The Art of RAW Conversion
How to Produce Art-Quality Prints with Adobe Photoshop CS2 and Leading RAW Converters
By Uwe Steinmueller, Juergen Gulbins
Publisher: No Starch Press
Final Release Date: June 2006
Pages: 240

The RAW file format used by digital cameras is essentially the raw data that a camera captures when it takes a photo. RAW files allow the digital photographer to edit and manipulate their photos with less data loss than in other file formats (such as JPEG). There are many RAW conversion tools, and it's often a good idea to use more than one to get optimal results.

The Art of RAW Conversion shows digital photographers how to work with the RAW files generated by a digital camera to produce the best possible image quality in finished photos. The authors (both experts in digital photography, file processing, printing, and color management) describe the conversion tools used to enhance RAW files and maximize photo quality. All techniques covered are based on practical experience and explained with step-by-step instructions, so that readers will be able to apply what they learn and create their own fine art-quality photographs. Covers Adobe Photoshop CS and other leading RAW converters.

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If you enjoy the technology of digital photography, this book is for you

By Anonymous

from Undisclosed

Comments about oreilly The Art of RAW Conversion:

At first glance, the casual photographer might look at this book and reject it as useful only to the professional photographer.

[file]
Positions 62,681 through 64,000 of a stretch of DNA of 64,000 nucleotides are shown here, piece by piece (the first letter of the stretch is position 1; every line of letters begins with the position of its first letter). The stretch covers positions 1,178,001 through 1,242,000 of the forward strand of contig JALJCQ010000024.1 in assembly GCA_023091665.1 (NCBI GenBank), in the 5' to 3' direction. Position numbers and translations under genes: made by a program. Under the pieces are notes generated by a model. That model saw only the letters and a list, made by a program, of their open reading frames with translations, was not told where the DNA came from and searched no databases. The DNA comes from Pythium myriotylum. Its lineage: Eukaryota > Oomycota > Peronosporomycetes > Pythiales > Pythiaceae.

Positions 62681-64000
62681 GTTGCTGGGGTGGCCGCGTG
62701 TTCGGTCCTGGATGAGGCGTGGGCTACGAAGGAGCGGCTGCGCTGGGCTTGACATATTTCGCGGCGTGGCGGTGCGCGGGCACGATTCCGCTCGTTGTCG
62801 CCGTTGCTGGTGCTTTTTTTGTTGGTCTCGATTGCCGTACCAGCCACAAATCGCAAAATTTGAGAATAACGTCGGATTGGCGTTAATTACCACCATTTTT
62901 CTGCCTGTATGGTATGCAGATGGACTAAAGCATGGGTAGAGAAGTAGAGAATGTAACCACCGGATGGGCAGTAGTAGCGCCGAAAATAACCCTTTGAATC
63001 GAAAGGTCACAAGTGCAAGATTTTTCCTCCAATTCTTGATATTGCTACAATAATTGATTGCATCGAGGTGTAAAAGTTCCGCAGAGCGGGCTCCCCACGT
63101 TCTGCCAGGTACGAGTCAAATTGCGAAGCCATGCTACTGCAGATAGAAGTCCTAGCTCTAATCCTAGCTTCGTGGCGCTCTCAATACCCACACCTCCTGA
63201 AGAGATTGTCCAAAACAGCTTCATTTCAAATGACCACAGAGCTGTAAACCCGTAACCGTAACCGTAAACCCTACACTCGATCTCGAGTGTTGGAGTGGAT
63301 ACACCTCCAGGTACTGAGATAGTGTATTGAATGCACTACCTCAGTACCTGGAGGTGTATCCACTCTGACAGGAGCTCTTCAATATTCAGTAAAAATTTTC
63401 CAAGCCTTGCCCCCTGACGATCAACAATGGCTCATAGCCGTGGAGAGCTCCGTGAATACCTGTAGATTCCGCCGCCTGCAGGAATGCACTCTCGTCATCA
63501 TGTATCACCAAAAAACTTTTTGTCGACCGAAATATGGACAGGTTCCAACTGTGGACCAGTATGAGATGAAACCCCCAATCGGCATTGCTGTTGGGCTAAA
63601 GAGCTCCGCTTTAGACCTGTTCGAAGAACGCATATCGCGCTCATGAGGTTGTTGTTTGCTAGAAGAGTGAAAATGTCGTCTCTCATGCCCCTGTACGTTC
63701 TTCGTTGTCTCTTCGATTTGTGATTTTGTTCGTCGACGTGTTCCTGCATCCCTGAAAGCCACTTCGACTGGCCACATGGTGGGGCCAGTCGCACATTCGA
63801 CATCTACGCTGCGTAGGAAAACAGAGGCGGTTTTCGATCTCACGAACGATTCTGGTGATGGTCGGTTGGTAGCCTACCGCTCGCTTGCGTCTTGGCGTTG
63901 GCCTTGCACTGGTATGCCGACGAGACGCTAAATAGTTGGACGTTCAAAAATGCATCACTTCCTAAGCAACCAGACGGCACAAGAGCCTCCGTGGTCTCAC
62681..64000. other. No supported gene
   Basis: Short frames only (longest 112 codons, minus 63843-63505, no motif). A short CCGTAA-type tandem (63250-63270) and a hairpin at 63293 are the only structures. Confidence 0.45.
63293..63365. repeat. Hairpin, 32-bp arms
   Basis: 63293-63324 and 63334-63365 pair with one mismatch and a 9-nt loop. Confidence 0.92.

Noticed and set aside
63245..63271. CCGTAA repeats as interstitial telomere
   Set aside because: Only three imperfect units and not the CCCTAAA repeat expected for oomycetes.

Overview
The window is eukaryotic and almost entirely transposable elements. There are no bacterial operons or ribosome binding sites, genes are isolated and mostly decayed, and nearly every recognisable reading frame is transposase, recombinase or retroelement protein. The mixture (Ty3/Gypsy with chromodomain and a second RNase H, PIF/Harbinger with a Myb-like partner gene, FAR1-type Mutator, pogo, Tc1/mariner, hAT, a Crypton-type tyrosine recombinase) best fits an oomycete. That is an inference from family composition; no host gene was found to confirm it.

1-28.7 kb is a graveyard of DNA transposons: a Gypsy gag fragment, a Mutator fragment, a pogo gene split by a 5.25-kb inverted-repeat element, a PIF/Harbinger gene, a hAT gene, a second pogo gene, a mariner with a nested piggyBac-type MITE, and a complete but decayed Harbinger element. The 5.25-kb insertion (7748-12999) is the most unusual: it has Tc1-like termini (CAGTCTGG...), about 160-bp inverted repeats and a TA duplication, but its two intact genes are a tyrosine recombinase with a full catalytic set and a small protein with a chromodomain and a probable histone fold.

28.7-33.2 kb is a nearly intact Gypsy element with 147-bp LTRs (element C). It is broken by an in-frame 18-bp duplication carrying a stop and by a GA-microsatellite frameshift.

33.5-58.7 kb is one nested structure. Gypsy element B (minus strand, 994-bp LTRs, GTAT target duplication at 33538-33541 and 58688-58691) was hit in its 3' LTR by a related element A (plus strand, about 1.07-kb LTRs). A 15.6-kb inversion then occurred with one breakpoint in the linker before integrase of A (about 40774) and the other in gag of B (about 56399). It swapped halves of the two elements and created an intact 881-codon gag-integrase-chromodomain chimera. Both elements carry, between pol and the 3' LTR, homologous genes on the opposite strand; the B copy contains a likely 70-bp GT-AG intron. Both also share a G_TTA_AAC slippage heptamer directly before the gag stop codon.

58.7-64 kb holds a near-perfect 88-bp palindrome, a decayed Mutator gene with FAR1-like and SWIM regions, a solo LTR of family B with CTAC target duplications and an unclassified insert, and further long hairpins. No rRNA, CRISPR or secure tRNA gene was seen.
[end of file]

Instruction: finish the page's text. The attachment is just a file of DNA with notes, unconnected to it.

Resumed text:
I claim that is not necessarily true. For anyone who enjoys the technology as well as the artistry of digital photography, this book is for you.

Chapter 1 (Introduction to RAW Files or Digital Negatives), Chapter 2 (Basic Color Management) and Chapter 3 (A Basic RAW Workflow) contain excellent information on such topics as White Balance, Sharpening, Color Models, Color Spaces, Camera Setup, Histograms, File Transfer (from camera to computer) and much more.

Chapters 4 - 8 provide in-depth discussions of various image editing software applications, including Adobe Camera RAW, Apple's Aperture, and others. The comparisons are especially helpful. But don't look for information on the very basic image editing applications such as IrfanView or Picasa.

Chapter 9, Perfecting Images, is a gold mine of information on such software tools as sharpening, noise reduction, distortion removal, and others. What is particularly noteworthy about this chapter are the supplemental notes that describe camera techniques to minimize these problems, as well as the explanations of how to use the software tools.

There is more (5 more chapters). If your camera does not provide the RAW format, or you have absolutely no interest in editing the images from your camera, then do not spend your money on this book. For the rest of you, the information in the first 9 chapters alone is sufficient for me to say that I highly recommend this book.

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